The European Commission published on 28 May 2018 a proposal1 for a “manufacturing waiver” to permit third parties to manufacture a medicinal product protected by a Supplementary Protection Certificate for the purposes of export to countries outside the EU. The Commission aims to have the new legislation in place by 2019.
The possibility of a manufacturing waiver has been under discussion since 2015. The present proposal is that the waiver will be provided by way of a Regulation to amend the existing Medicinal Products Supplementary Protection Certificate (SPC) Regulation (469/2009).
The proposed Regulation would exclude certain acts from the protection conferred by SPCs. In particular, it would permit third parties to make the medicinal product protected by the SPC for the exclusive purpose of exporting the product to countries outside the EU. The proposed Regulation would also permit related acts that are strictly necessary either for that making or for the actual export itself. A third party seeking to take advantage of the exemptions set out in the proposed Regulation is described as a “maker”.
The specific acts which would no longer constitute infringement of an SPC, according to the proposed Regulation, are discussed in Recital (9). That Recital suggests that the “related acts” discussed above include:
“any upstream or downstream acts by the maker or by third parties in a contractual relationship with the maker, where such acts would otherwise require the consent of the certificate-holder, and are strictly necessary for making for the purpose of export or for the actual export itself. For instance, such acts may include the supply and import of active ingredients for the purpose of making the medicinal product to which the product covered by the certificate corresponds, or temporary storage of the product or advertising for the exclusive purpose of export to third country destinations.”
To benefit from the waiver, the maker must comply with a number of requirements.
Firstly, the maker must notify the Patent Office of the Member State where making is to take place at least 28 days before the intended start date of manufacture. The notification must provide the following information:
The notification must be published by the Patent Office within 15 days of receipt.
The maker must ensure that the following logo is affixed to the outer packaging of the product, indicating that it is a product for EU export.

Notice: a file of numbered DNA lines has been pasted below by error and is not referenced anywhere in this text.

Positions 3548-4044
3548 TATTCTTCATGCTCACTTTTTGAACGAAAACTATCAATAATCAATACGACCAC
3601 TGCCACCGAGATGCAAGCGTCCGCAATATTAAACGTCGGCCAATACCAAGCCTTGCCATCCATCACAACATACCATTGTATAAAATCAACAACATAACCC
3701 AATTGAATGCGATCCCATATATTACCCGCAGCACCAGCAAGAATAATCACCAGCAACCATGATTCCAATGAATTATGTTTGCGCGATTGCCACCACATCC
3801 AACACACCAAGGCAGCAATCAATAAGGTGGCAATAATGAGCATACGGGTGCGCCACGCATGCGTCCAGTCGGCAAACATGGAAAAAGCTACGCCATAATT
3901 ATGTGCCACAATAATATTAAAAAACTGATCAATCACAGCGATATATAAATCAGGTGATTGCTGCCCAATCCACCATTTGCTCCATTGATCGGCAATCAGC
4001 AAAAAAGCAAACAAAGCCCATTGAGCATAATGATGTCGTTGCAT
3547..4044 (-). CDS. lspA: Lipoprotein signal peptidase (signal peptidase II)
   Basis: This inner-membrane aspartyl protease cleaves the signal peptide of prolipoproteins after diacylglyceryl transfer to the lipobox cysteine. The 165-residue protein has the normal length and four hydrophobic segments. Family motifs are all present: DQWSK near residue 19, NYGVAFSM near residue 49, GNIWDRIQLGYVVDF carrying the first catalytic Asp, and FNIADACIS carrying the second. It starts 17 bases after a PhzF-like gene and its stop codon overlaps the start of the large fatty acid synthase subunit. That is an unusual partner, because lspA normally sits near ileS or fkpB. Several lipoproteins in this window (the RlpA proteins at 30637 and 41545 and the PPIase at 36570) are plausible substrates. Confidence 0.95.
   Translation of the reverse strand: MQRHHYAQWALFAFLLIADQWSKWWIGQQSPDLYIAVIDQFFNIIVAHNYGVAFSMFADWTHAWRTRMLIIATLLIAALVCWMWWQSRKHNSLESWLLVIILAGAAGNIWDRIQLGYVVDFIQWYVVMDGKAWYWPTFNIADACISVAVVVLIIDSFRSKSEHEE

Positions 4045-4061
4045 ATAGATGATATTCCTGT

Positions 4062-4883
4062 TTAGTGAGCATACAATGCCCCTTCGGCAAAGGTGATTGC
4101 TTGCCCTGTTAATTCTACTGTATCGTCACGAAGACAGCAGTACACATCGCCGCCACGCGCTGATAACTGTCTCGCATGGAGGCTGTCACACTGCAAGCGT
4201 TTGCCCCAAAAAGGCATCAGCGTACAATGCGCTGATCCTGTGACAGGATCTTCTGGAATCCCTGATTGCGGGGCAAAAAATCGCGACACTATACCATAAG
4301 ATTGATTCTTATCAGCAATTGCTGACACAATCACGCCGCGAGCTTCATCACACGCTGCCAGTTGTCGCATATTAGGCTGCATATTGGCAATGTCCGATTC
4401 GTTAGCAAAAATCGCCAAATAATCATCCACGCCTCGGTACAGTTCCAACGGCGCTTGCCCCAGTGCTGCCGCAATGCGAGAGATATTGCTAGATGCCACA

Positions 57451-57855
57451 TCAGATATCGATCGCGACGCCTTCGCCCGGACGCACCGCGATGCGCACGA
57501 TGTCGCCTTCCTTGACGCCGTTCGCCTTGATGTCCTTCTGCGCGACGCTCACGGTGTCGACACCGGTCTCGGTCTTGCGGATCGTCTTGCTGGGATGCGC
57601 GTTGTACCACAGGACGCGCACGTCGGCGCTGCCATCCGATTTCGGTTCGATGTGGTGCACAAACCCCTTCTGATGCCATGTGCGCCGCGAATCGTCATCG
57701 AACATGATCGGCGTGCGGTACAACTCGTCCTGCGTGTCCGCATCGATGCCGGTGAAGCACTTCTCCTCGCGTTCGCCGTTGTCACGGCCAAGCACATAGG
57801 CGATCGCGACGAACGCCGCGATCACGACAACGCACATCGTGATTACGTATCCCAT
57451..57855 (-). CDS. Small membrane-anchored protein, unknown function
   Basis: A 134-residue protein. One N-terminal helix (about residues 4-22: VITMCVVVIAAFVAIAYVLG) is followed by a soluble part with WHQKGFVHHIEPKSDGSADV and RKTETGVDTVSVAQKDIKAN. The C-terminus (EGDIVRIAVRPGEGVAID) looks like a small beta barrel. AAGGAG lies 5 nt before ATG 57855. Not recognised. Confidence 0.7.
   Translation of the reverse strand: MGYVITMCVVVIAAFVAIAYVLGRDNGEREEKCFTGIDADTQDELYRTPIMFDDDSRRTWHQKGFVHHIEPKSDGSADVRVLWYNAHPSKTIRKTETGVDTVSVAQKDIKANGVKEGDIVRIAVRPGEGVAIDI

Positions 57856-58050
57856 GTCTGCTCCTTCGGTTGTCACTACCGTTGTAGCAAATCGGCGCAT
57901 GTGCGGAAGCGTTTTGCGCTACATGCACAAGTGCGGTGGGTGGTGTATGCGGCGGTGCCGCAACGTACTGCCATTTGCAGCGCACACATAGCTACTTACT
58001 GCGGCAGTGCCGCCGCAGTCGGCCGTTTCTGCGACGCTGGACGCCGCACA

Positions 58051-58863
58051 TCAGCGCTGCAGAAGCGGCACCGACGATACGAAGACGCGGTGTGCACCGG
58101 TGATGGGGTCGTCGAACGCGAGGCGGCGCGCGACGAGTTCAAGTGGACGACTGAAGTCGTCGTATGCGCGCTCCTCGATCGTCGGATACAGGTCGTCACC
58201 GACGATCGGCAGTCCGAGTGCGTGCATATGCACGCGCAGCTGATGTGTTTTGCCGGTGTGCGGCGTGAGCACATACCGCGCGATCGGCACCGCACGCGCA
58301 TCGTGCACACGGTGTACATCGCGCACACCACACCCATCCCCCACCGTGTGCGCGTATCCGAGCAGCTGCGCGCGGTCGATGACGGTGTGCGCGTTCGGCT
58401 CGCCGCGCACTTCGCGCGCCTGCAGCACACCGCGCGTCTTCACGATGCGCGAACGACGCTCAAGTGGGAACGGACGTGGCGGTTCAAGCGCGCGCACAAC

Finally, the maker must ensure that persons in a contractual relationship with the maker and who carry out the “strictly necessary” related acts outlined above are fully informed and aware that (a) the products are for export only, and (b) placing on the market in the EU, import or re-import may result in infringement of the SPC.
The proposal now passes to the Council and Parliament who will consider whether the Regulation should be brought into effect as it is or with amendments. There will be further lobbying. Generic manufacturers will, no doubt, be disappointed that the exclusion is not wider, for example permitting manufacture for stockpiling for EU launch as soon as SPCs expire. In contrast, SPC holders will be disappointed by the weakening of intellectual property rights which may make the EU less attractive for innovative research and development.
The Commission aims to have the Regulation in place by 2019. The proposal provides that the Regulation will come into force 20 days after publication of the approved Regulation in the Official Journal. The proposal also provides that the Regulation will not apply to SPCs which have been granted before the Regulation enters into force or to SPCs which were then pending and which are granted by the first day of the third month following the date of publishing the Regulation in the Official Journal.
If the proposed legislation takes effect in the form proposed thus far, it would clearly be advantageous to have all possible SPC applications granted before the legislation takes effect. SPC applicants with pending applications in the EU may therefore wish to consider expediting the prosecution of their SPC applications before national Patent Offices.
It is not always straightforward to persuade national Patent Offices to expedite SPC applications. J A Kemp has been in contact with national Patent Offices to explore how best to achieve accelerated processing of SPC applications and would be pleased to assist applicants with such requests.
SPC holders should also consider whether to monitor for publication of notifications that a third party has applied for a manufacturing waiver in respect of relevant SPCs. It is possible that makers will request manufacturing waivers at multiple Patent Offices, perhaps in order to disguise their intentions and/or maintain flexibility to modify their supply chain in the future. However, it seems that the possibility of requesting manufacturing waivers at multiple Patent Offices will be tempered at least to a certain extent by the requirement for there to be a manufacturing facility complying with the requirements set out above.